After you create a video and upload it into TikTok, make sure you’re allowing Duets. In fact you can further encourage duets by using the #DuetThis hashtag. Also, place a “Duet This” text box at the beginning of the timeline so it becomes part of the thumbnail. If someone stumbles on your video it’ll be more apparent to them that you want them to do a duet with you.

Sound and Video Quality Tips

An iPhone 11 serves as my device, so I’m not sure if my tips will differ from how TikTok works on an Android phone. I prefer to capture my original video on my camera first and then upload to TikTok. Using this method I get to concentrate more on capturing the performance. I avoid getting sidetracked with TikTok options while creating the video. I can get into those options with the finished video already in hand. Having a video already captured that can be posted at another time of day also has its strategic advantages.

A musician’s audio quality needs to shine in their TikToks. Our sound is our calling card! So, I plug a USB Snowball microphone into the phone’s Lightning port (with an adapter) in order to improve the sound quality over the built-in mic.

After capturing the video I use the phone’s Edit feature to trim the length at beginning and end. At this point I trim out the parts where I press the Record/Stop button. I use an LED light pointed at me. An LED stage light that changes colors is pointed over my shoulder. I have this 2nd light set to change colors in time with the music.

Here’s an actual “duet this” video I created in TikTok. Go ahead and press play. Learn all you can from it.

@jasondidner Let’s jam! Bon Jovi – Wanted Dead or Alive #BonJoviDuet #NewJersey #JerseyRock #Acoustic #LetsDuet #duetthissong ♬ original sound – Jason Didner Music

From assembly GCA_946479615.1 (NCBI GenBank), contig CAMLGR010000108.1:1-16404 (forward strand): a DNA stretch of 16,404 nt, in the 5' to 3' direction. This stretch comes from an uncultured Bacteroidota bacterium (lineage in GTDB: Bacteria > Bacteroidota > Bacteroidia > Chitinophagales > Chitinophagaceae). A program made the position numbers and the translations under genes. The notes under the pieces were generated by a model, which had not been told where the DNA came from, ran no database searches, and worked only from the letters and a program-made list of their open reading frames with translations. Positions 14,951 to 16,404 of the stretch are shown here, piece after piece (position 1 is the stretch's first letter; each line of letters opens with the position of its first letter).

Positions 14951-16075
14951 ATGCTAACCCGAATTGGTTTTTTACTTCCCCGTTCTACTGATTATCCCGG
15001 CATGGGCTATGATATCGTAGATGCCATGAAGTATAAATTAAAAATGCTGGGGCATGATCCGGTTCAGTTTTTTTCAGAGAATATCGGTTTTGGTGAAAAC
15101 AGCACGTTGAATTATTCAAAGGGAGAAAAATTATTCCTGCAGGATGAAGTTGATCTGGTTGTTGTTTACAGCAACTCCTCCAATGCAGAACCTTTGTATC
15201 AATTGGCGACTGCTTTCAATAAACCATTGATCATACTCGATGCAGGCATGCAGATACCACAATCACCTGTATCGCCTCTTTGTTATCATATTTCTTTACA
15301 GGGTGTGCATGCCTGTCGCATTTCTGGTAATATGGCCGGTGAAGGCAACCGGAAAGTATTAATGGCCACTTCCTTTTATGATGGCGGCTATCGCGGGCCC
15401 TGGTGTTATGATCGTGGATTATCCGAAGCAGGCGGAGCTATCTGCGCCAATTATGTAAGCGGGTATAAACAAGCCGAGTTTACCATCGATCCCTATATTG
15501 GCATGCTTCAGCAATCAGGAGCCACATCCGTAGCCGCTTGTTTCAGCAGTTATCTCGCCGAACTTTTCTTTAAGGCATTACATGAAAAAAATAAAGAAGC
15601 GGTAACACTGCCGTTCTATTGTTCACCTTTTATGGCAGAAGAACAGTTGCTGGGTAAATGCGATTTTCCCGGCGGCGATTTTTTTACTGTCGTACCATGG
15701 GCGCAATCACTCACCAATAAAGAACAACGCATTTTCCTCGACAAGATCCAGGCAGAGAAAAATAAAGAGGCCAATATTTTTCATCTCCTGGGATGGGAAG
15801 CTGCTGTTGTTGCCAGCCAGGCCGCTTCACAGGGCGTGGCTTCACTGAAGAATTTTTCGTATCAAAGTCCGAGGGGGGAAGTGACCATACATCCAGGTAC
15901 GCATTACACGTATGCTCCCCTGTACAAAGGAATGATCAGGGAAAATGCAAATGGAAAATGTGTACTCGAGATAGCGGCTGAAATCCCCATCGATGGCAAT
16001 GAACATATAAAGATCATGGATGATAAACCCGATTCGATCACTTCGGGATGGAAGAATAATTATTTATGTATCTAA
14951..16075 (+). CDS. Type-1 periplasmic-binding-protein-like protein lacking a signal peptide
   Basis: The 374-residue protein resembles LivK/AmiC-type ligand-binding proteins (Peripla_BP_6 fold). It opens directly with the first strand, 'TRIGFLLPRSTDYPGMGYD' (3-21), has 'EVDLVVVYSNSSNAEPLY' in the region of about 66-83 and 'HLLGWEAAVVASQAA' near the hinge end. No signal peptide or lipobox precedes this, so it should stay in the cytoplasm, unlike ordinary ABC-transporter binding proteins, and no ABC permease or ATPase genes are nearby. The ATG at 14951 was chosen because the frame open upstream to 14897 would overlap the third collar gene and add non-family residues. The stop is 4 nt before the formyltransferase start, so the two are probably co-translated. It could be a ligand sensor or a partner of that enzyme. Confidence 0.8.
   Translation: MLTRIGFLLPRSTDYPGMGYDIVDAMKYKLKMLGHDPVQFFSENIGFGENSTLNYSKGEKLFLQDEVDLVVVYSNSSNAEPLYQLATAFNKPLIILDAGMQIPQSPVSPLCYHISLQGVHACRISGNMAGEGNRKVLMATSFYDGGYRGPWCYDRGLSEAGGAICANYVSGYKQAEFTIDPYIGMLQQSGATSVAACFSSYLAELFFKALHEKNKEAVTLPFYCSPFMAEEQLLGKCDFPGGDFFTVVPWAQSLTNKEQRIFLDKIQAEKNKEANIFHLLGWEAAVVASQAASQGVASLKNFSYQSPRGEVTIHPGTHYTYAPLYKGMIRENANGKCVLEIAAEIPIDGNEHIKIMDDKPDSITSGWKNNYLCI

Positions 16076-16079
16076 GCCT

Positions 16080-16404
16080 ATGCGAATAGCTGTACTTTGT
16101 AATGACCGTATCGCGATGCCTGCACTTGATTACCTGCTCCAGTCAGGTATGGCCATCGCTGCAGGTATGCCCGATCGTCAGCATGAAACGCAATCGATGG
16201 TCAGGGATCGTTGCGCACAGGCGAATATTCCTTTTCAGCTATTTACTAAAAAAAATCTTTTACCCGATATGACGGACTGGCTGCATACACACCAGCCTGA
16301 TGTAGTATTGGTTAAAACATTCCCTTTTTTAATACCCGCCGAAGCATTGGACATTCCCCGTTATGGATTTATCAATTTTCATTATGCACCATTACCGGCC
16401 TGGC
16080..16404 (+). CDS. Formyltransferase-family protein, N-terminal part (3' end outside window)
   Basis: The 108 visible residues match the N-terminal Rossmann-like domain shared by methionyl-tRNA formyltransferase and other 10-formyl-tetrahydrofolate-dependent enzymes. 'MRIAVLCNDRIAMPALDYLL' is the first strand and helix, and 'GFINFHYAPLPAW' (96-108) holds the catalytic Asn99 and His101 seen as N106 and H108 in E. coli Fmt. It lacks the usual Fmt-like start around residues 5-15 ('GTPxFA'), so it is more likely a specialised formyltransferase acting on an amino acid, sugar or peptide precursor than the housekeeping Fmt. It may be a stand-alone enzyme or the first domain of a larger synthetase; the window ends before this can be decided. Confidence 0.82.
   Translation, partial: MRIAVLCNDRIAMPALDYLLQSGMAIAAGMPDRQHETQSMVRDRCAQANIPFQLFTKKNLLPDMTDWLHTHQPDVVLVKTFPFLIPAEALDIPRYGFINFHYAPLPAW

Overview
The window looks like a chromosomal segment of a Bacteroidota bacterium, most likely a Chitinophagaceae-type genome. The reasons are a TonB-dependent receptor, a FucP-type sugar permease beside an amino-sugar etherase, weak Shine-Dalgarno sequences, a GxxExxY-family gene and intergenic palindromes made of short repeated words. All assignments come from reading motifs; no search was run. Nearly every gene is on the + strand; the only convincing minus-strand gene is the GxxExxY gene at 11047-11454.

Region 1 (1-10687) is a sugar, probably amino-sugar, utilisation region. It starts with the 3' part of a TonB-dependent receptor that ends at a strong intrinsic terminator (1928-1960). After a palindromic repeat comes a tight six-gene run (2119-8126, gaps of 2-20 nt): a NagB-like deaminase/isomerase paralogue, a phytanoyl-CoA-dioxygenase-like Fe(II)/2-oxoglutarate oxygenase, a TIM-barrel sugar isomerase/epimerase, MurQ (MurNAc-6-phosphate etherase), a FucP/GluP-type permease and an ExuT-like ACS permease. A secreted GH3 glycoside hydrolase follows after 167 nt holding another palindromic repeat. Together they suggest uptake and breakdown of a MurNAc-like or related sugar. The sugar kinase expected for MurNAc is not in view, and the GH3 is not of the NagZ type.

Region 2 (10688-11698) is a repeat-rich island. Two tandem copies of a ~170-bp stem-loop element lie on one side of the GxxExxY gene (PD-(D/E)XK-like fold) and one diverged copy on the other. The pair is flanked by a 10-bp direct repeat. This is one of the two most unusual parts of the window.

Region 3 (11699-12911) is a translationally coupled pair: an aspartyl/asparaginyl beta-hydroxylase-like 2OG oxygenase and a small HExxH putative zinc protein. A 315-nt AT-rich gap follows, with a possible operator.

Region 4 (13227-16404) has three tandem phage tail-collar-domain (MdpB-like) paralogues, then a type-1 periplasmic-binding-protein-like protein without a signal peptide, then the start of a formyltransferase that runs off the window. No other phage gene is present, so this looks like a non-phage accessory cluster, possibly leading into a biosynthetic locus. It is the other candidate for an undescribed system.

How You’ll Know if your Duet Has a Guest

It’s easy to miss an alert that your duet you created has a guest. If you’re quick, you’ll see it on the Inbox tab, and then in the Activities section. The thumbnail of the duet will serve as a link to the video your guest made with your video.

TikTok - Jason Didner shows how to find recent duets of your videos.
Tap Inbox > Activities to see recent activity with your content. Here you can find recent duets.

Here’s the response I got from Michigan-based independent artist Kris Pride

@krispridemusic #duet with @Jason Didner Music #bonjoviduet #deadoralive ♬ original sound – Jason Didner Music

When you find the duet by your guest, be sure to press the Share button and choose Repost so your followers get to see what your guest artist did with your duet.

If you think you missed duet activity, you can use the search bar on the home page to look for “duet of @[your username]”

In Part 2, I discuss being a guest in a TikTok duet, which I find to be a different kind of workflow with its own set of challenges and hacks.

In the comments below, let me know if these tips were helpful. Also let me know your best practices. Drop a link to your #DuetThis videos if you’d like.